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Joe Biden

WURD Radio parts ways with host who interviewed Biden using questions provided by his team

WASHINGTON - WURD Radio it has parted ways with host Andrea Lawful-Sanders after she used questions given by President Joe Biden’s team in an interview with him last week.

“On July 3, the first post-debate interview with President Joe Biden was arranged and negotiated independently by WURD Radio host Andrea Lawful-Sanders without knowledge, consultation or collaboration with WURD management,” Sara M. Lomax, President and CEO of WURD Radio, said

“The interview featured pre-determined questions provided by the White House, which violates our practice of remaining an independent media outlet accountable to our listeners. As a result, Ms. Lawful-Sanders and WURD Radio have mutually agreed to part ways, effective immediately,” the statement reads.

Lawful-Sanders also that she is no longer an on-air host at the station and "tendered her resignation" Saturday.

White House Press Secretary Karine Jean-Pierre said in a July 3 press briefing that Biden had taped two interviews - one with Lawful-Sanders and another with Earl Ingram on Civic Media Network. Both came after his dismal debate performance this month.

President Joe Biden speaks at a campaign stop at Sherman Middle School in Madison on Friday, July 5, 2024. - Max Correa / Milwaukee Journal Sentinel

On Saturday, CNN host both interviews had “essentially the same questions” on Biden’s debate performance, what’s at stake in the election, his accomplishments and progress in his respective state and what he would say to voters who think their vote won’t matter.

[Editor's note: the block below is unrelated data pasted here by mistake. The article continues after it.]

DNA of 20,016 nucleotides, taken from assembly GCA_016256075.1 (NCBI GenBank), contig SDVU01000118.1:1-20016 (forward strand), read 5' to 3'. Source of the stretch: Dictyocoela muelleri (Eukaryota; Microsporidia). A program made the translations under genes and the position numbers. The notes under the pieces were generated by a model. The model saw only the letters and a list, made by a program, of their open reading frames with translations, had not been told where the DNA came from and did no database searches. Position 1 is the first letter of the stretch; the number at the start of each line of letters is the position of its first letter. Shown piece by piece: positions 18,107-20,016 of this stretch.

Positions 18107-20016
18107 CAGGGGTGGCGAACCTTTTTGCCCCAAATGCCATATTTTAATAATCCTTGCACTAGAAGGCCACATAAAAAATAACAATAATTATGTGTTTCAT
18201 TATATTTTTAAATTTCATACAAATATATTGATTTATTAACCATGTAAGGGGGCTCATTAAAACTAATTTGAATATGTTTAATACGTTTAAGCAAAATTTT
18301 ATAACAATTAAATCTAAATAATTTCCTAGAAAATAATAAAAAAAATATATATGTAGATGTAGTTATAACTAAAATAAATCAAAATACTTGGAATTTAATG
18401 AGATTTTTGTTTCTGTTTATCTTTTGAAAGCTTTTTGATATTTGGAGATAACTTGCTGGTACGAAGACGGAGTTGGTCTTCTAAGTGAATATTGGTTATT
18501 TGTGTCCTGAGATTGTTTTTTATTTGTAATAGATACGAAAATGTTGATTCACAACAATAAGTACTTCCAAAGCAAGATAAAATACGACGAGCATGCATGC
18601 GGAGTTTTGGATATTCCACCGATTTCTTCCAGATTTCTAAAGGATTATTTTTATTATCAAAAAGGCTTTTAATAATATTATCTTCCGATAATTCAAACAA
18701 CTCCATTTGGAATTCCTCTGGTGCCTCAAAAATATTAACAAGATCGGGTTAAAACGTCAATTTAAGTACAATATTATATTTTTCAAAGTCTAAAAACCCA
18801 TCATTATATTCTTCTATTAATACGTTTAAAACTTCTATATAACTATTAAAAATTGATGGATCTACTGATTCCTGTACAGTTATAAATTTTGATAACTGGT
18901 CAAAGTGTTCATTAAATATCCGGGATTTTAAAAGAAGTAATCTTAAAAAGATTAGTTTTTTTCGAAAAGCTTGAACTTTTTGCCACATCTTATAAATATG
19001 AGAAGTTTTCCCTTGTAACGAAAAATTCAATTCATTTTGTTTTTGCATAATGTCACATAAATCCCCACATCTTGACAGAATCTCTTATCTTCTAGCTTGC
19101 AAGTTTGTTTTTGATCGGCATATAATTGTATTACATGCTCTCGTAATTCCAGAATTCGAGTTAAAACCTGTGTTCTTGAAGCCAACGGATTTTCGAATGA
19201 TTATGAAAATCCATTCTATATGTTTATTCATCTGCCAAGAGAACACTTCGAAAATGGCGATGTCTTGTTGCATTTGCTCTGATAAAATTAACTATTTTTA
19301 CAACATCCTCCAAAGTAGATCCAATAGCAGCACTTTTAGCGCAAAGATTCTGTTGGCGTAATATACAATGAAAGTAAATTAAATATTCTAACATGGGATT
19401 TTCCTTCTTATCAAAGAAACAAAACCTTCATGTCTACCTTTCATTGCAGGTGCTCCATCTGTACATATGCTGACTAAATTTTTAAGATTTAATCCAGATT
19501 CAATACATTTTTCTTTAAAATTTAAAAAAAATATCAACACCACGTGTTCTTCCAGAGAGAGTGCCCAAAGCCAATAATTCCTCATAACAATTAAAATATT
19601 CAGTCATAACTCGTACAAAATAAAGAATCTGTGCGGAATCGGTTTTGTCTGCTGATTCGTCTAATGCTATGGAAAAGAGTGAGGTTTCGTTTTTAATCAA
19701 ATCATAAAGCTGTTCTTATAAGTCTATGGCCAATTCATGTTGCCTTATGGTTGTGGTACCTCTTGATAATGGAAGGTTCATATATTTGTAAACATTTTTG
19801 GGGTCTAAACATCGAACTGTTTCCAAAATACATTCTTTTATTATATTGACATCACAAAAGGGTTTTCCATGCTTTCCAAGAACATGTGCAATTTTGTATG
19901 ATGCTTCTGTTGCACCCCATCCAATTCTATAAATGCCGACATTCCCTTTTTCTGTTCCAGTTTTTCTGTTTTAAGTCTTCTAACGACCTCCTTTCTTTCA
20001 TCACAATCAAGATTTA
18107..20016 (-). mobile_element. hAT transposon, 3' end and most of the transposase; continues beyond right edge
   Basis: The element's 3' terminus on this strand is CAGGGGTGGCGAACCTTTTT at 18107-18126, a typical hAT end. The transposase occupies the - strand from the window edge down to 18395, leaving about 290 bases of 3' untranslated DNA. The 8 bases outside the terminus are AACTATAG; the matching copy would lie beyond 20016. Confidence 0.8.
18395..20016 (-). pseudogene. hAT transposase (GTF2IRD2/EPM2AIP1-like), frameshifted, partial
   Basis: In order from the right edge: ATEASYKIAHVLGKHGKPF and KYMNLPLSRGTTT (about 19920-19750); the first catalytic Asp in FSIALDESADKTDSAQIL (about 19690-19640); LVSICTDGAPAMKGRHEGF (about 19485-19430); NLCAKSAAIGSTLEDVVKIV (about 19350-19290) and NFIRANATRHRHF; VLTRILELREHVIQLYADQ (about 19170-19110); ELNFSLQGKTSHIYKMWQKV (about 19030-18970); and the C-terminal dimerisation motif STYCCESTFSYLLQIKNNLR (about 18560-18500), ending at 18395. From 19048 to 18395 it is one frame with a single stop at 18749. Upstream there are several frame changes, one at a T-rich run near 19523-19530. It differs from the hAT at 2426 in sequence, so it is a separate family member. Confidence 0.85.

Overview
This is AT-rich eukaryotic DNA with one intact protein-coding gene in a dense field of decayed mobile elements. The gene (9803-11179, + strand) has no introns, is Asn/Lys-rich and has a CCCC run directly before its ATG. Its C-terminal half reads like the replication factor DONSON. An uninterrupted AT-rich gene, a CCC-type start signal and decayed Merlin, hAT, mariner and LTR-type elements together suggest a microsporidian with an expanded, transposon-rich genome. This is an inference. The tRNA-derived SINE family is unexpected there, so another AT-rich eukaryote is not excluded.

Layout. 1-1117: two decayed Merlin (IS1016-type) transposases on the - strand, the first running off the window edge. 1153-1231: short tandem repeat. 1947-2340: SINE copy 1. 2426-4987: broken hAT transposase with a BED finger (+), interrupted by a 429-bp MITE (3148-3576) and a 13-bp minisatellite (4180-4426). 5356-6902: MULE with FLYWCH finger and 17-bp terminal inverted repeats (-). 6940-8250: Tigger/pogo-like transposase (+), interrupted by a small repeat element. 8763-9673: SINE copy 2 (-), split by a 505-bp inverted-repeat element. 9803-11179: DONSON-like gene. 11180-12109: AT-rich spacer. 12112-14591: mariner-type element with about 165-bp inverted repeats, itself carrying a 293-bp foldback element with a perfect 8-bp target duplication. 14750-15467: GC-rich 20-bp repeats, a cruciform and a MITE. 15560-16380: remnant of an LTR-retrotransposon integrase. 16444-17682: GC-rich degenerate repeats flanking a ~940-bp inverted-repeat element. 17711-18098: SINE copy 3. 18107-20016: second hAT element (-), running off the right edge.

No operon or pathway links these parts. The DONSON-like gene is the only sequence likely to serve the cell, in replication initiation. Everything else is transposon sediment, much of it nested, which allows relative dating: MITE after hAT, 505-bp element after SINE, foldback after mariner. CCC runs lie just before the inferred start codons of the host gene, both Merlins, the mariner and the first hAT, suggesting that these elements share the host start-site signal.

Lawful-Sanders then told Blackwell that the White House had provided eight questions to her and that she had approved four of them. The that the Biden campaign later clarified it sent over the questions to her.

But Lomax said in the statement that “agreeing to a pre-determined set of questions jeopardizes that trust and is not a practice that WURD Radio engages in or endorses as a matter of practice or official policy.”

“Earlier this year when WURD Radio was invited to the White House on February 26 to host a day-long live broadcast featuring interviews with cabinet secretaries and other high-ranking officials, we agreed with the explicit understanding that we were not constrained to their suggested topics or talking points," she said.

"We were clear that our hosts would ask difficult and provocative questions of their own determination based on the needs and interests of WURD’s listening audience — Black Philadelphians."

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